La Avinguda Gaudí (Gaudí Avenue) is an attractive avenue running diagonally through the right-hand side of the Eixample district of the city. Its purpose is to unify two of the most representative works of Catalan Modernism: the Sagrada Família of Antoni Gaudí and the Hospital de la Santa Creu i Sant Pau by Lluís Doménech i Montaner, both World Heritage Sites.
You can admire the façade of both Hospital de la Santa Creu i Sant Pau and the Sagrada Família from wherever you are in the avenue, now partially pedestrianized, which makes a stroll so enjoyable and worthwhile. There are currently a good number of shops, bars and restaurants, many with terraces that are open for summer visitors to enjoy the deep shade cast by the trees in the avenue.
The scene is completed by modernist street lighting, which was installed in the Avinguda Gaudí only after having been used to first light what is now Plaça Joan Carles I, also known as Cinc d’Oros, at the junction of Av. Diagonal and Passeig de Gràcia.
La Sagrada Família
The church of La Sagrada Família is without doubt the most spectacular and most visited architectural work in Barcelona. It is set in the square of the same name, which continues behind the basilica to the Plaça Gaudí, both of which lie between the streets of Mallorca and Provença.
It is the maximum exponent of Catalan Modernism, and works began in 1882 although Gaudí himself did not take charge until 1891, when he finished the crypt and radically modified the rest of the plans. On his death in 1926, when the then deaf Gaudí was run over by a tram, this genius of Modernism had completed the apse of the church and had crowned the first of the towers of the Façana del Neixement, or Nativity Façade. From then onwards the construction of the church has continued with towers being built and spaces unified in accordance with the plans of the great architect. This includes three façades or porticos, each with four, 107-metre-high spires, and rising above these as the culmination of the nave is the planned Torre del Salvador, or Tower of Our Saviour. The central nave was completed in 2010 and in November of that year the Pope Benedict XVI visited to consecrate the church as a basilica.
Architects in charge of the building works are aiming to complete the building in 2026, one hundred years after the death of its creator. The finished church is planned to have eighteen towers: twelve dedicated to the Apostles; four to the Evangelists, one to Jesus and one to the Virgin Mary.
Address: Mallorca, 401.
Phone: 932 080 414.
Metro: L2 and L5 Sagrada Família.
Bus: 19, 33, 34, 43, 44, 50, 51.
Opening hours: January to March and October to December open from 9:00 to 18:00. April to September open from 9:00 to 20:00.
Audio-guides available in several languages.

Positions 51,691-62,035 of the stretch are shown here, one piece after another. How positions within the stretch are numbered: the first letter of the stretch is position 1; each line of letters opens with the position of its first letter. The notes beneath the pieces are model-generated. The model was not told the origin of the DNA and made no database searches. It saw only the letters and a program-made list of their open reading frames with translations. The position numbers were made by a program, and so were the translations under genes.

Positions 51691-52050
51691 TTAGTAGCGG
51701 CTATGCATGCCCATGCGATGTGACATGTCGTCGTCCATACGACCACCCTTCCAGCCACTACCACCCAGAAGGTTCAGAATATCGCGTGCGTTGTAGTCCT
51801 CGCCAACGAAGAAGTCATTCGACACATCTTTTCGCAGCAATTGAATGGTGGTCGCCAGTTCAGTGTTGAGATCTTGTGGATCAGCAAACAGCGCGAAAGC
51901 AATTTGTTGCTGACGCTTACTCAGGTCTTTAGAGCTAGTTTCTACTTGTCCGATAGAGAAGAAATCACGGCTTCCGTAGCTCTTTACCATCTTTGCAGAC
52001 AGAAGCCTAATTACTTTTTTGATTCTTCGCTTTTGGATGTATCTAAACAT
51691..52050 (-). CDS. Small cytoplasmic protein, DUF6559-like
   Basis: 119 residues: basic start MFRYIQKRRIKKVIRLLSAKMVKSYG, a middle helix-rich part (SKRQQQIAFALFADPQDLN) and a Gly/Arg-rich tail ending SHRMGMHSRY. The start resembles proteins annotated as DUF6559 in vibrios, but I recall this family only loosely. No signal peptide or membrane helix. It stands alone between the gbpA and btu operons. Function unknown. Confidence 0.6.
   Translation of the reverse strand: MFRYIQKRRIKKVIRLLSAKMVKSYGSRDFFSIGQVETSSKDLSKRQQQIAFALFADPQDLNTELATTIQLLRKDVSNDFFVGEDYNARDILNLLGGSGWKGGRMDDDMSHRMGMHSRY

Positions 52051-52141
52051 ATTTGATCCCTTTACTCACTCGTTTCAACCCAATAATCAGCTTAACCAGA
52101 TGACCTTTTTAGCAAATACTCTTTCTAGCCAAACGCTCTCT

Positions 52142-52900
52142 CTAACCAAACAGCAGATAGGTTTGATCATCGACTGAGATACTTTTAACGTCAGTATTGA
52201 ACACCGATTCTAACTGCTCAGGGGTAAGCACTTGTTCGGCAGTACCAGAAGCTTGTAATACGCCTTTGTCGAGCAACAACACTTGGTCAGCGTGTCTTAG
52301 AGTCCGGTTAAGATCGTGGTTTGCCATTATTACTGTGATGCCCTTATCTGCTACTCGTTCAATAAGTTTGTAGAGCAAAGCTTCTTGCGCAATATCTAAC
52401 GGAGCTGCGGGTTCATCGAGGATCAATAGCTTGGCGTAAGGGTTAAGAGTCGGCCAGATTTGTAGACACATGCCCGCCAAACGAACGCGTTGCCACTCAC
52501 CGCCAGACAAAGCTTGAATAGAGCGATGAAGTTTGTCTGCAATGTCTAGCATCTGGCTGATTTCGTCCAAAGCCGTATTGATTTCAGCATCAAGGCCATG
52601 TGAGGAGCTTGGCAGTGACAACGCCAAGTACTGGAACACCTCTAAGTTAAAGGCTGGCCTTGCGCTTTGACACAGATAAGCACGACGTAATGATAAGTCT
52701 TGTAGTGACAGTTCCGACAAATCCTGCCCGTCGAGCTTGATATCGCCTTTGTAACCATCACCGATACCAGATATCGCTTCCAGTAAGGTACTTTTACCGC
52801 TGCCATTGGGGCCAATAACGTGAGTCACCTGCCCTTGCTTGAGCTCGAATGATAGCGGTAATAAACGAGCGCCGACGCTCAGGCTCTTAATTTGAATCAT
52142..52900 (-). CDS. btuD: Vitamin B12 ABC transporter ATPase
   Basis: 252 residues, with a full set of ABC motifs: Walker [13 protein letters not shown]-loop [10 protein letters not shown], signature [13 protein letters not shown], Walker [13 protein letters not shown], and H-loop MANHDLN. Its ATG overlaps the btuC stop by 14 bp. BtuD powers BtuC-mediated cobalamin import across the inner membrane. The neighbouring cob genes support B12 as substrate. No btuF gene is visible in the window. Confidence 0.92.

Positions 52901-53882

Estrella Damm Old Brewery
At the facilities of Estrella Damm’s Old Brewery, visitors can also tour the museum, which features numerous objects, historical documents and visual resources of interest relating to Barcelona’s Beer. Here they Hill discover other brands and specialities of the company, including Estrella Damm Inedit, Voll-Damm, A.K. Damm and Weiss Damm, all which have helped to make Damm our contry’s leading brewery.
On occasion the factory opens its doors for concerts or exhibitions. An exhibition called Una estrella desde 1876, or A Star Since 1876, can be seen every Wednesday from 15:00 to18:00.
Address: Rosselló, 515.
Phone: 902 300 125.
Metro: L5 Sant Pau – Dos de Maig.
Bus: 15, 19, 20, 45, 47, 50, 51.
The Hospital de la Santa Creu i Sant Pau
We can see the main façade of the Hospital de la Santa Creu i Sant Pau in the street of San Antonio Ma Claret at the other end of the Avinguda Gaudí. It is currently being restored and no longer carries out its functions as a hospital for which it was designed and built.
The project for the hospital got underway in 1901 thanks to the legacy of a Catalan banker who lived in Paris. With plans for the project put out to tender, the winning architect was the modernist Lluís Doménech i Montaner, who came up with the idea of not just one hospital but an immense enclosure of forty eight pavilions connected by underground passages below landscaped gardens. The building works were finally completed in 1930 by the son of the architect and from then until 2009 the building was used as the hospital for which it was created. The complex is currently being restored, though its final use is not yet known. The outstanding main entrance pavilion is on the crossroads of Carrer Cartagena and Carrer San Antonio Ma Claret and faces the Avinguda Gaudí, from which it can be seen and admired by any passer-by. In 1997 UNESCO declared the Hospital de Sant Pau World Heritage Site.
Address: Sant Antoni Ma Claret, 167.
Phone: 932 156 050.
Metro: L5 Sant Pau – Dos de Maig.
Metro: 15, 19, 20, 45, 47, 50, 51.
The Street Lights
A pleasant stroll along the Avinguda Gaudí between the Sagrada Família and the Hospital de la Santa Creu i Sant Pau, masterpieces of Catalan Modernism, really is a must for any lover of this artistic style that was embraced with such success in Catalonia. Illuminating this promenade are the modernist streetlights of the great architect Pere Falqués.
These streetlights were originally created to light the Cinc D’Oros, the junction of Passeig de Gràcia and Diagonal, but in 1957 they were removed as they were getting in the way of traffic. After many years in storage, in 1985 they finally found their place in the revamped Avinguda Gaudí, the modernist boulevard connecting the grand works of Gaudí and Domènech i Montaner.
Address: Avinguda Gaudí.
Metro: L5 Sagrada Família and Sant Pau-Dos de Maig and L2 Sagrada Família.
Bus: 15, 19, 20, 43, 44, 45, 47, 50, 51.